“Today’s candidates live in the age of Swiggy and Zomato and expect the same kind of fast response when applying for jobs”
Candidate expectations have evolved greatly in a candidate-led market, hence recruiters need to focus exclusively on candidate engagement if they wish to stem offer declines and hire right. TA professionals need to look at candidates the way salespersons look at customers, investing in candidate relationships, as are customer relationships. However, the low recruiter-to-candidate ratio means that recruiters have no time to form that connection with candidates. This is where technology can come to the rescue, and Hyreo’s post-offer solution is one way of providing ‘timely support’ for candidates. “We have tried to automate over 60% of the non-strategic recruiter tasks so that they can actually focus on building great candidate relationships”, shares Hyreo. Here is how:
- Automation: Hyreo chatbot provides level zero (L0) support and tickets are auto-created for level one & level two (L1&L2) queries. Feedback collection, follow-ups, scheduling and document collection for candidates gets automated.
- Communication: Pushing titbits on company culture, job role, career growth opportunities, leadership talks etc helps orient and engage candidates on what to expect and enthuse them to build a connection with the company.
- Connect: Continuous channels to stay connected via email, SMS and WhatsApp ensure open two-way conversations.
- Passive conversations: Mechanisms for re-targeting and staying connected with candidates who declined offers or applied for jobs in the past help yield significant outcomes. For example, Hyreo ran a candidate outreach campaign for a large IT outsourcing firm and 12% of candidates who declined in the last 45 days were willing to reconsider the offer immediately and 9% said they will reconsider in the next three months.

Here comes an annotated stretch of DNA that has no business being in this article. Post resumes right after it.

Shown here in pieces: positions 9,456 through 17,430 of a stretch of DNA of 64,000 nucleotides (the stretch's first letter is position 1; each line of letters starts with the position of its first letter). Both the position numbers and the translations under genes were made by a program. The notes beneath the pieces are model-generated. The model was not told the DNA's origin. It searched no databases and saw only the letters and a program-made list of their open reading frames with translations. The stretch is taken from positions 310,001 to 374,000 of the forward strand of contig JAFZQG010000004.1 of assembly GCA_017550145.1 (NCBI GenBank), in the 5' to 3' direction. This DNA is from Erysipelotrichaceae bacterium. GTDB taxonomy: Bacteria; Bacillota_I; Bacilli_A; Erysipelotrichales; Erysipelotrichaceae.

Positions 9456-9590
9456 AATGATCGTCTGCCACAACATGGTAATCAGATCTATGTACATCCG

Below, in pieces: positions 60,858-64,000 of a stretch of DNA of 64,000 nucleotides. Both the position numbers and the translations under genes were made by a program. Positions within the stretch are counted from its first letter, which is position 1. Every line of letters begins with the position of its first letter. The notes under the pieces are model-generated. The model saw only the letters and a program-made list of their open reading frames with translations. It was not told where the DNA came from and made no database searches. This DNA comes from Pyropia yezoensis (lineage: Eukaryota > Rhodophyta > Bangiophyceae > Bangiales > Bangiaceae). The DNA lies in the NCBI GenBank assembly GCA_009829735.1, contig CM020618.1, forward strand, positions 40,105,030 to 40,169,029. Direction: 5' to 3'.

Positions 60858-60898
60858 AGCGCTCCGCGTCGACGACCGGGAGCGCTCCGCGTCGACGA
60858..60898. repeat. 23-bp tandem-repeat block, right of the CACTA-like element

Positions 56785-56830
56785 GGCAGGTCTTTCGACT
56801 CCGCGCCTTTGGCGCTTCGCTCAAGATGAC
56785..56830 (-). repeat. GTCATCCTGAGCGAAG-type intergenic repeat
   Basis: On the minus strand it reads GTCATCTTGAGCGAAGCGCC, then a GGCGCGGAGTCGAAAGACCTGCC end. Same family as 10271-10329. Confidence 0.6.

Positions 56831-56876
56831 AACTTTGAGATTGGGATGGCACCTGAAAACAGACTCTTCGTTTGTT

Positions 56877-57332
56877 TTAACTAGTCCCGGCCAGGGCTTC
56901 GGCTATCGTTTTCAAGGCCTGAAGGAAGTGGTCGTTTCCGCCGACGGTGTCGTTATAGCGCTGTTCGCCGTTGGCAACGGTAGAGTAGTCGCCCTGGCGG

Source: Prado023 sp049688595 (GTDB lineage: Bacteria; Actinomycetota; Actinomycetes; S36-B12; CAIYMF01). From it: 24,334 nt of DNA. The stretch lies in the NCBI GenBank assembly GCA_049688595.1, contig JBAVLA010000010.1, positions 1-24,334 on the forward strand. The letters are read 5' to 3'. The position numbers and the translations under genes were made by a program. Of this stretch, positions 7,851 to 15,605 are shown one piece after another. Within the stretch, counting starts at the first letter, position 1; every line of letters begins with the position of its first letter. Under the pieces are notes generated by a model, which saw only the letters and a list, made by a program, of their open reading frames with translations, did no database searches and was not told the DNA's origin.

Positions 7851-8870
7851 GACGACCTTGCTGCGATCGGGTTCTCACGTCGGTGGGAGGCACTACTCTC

- Predictive Analytics: “There is a need for predictive analytics tools similar to what we see in marketing - that makes predictions based on candidate behaviour”, says Sudev Das, former director, global talent acquisition, Unisys. Hyreo has built an algorithm that predicts a candidate’s propensity to join based on the candidate’s engagement behaviours. This data helps the recruiter plan for back-fill or additional hires so that business impact can be minimised.
Backed by intelligent insights and transactional tasks being taken care of by a tool, recruiters can now focus on more value-adding work and make timely interventions, to actually create the right impact on potential talent.
Offer declines is not a new phenomenon, but it is surely here to stay for at least the next few quarters. TA leaders must be prepared and proactively work towards building the right blend of tech and touch. Upskilling TA teams, acquiring new age hiring technologies and transforming the hiring model itself will help companies stay ahead of the competition. The ‘great resignation’ is paving the way for the ‘great HR transformation’ and this is the right time for HR leaders to lead the boardroom discussions with forward-looking talent acquisition and retention strategies.